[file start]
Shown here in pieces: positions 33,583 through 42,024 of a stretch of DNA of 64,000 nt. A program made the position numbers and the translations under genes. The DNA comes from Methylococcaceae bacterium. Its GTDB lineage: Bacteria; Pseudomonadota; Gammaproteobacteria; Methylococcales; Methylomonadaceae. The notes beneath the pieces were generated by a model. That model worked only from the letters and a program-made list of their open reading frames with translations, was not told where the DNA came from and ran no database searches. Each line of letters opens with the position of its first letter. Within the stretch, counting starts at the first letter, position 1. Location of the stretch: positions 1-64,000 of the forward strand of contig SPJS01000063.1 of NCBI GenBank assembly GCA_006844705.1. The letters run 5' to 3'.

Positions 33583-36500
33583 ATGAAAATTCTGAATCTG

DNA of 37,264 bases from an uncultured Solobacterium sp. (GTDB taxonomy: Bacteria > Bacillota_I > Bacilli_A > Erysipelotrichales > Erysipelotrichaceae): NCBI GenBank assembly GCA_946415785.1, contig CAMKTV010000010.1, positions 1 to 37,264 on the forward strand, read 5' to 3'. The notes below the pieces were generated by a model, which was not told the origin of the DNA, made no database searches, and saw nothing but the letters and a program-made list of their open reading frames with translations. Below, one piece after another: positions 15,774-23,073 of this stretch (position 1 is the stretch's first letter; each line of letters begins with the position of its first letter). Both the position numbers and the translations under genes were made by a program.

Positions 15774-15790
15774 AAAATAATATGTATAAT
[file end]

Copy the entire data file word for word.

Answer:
Shown here in pieces: positions 33,583 through 42,024 of a stretch of DNA of 64,000 nt. A program made the position numbers and the translations under genes. The DNA comes from Methylococcaceae bacterium. Its GTDB lineage: Bacteria; Pseudomonadota; Gammaproteobacteria; Methylococcales; Methylomonadaceae. The notes beneath the pieces were generated by a model. That model worked only from the letters and a program-made list of their open reading frames with translations, was not told where the DNA came from and ran no database searches. Each line of letters opens with the position of its first letter. Within the stretch, counting starts at the first letter, position 1. Location of the stretch: positions 1-64,000 of the forward strand of contig SPJS01000063.1 of NCBI GenBank assembly GCA_006844705.1. The letters run 5' to 3'.

Positions 33583-36500
33583 ATGAAAATTCTGAATCTG

DNA of 37,264 bases from an uncultured Solobacterium sp. (GTDB taxonomy: Bacteria > Bacillota_I > Bacilli_A > Erysipelotrichales > Erysipelotrichaceae): NCBI GenBank assembly GCA_946415785.1, contig CAMKTV010000010.1, positions 1 to 37,264 on the forward strand, read 5' to 3'. The notes below the pieces were generated by a model, which was not told the origin of the DNA, made no database searches, and saw nothing but the letters and a program-made list of their open reading frames with translations. Below, one piece after another: positions 15,774-23,073 of this stretch (position 1 is the stretch's first letter; each line of letters begins with the position of its first letter). Both the position numbers and the translations under genes were made by a program.

Positions 15774-15790
15774 AAAATAATATGTATAAT